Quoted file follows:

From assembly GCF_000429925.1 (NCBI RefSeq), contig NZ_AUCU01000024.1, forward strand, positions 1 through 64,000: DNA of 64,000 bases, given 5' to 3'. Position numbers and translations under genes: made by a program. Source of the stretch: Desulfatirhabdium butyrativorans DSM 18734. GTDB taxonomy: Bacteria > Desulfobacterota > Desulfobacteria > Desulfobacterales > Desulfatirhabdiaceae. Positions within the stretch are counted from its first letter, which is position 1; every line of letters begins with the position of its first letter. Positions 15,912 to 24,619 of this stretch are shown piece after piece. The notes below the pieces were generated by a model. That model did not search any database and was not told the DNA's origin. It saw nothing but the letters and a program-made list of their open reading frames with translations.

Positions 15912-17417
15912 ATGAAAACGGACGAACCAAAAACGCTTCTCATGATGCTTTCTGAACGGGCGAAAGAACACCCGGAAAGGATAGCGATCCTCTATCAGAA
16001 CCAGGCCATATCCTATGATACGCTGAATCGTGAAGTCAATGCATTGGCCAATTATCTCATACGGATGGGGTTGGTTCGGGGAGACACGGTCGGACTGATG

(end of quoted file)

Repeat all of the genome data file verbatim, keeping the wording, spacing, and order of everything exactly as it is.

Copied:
From assembly GCF_000429925.1 (NCBI RefSeq), contig NZ_AUCU01000024.1, forward strand, positions 1 through 64,000: DNA of 64,000 bases, given 5' to 3'. Position numbers and translations under genes: made by a program. Source of the stretch: Desulfatirhabdium butyrativorans DSM 18734. GTDB taxonomy: Bacteria > Desulfobacterota > Desulfobacteria > Desulfobacterales > Desulfatirhabdiaceae. Positions within the stretch are counted from its first letter, which is position 1; every line of letters begins with the position of its first letter. Positions 15,912 to 24,619 of this stretch are shown piece after piece. The notes below the pieces were generated by a model. That model did not search any database and was not told the DNA's origin. It saw nothing but the letters and a program-made list of their open reading frames with translations.

Positions 15912-17417
15912 ATGAAAACGGACGAACCAAAAACGCTTCTCATGATGCTTTCTGAACGGGCGAAAGAACACCCGGAAAGGATAGCGATCCTCTATCAGAA
16001 CCAGGCCATATCCTATGATACGCTGAATCGTGAAGTCAATGCATTGGCCAATTATCTCATACGGATGGGGTTGGTTCGGGGAGACACGGTCGGACTGATG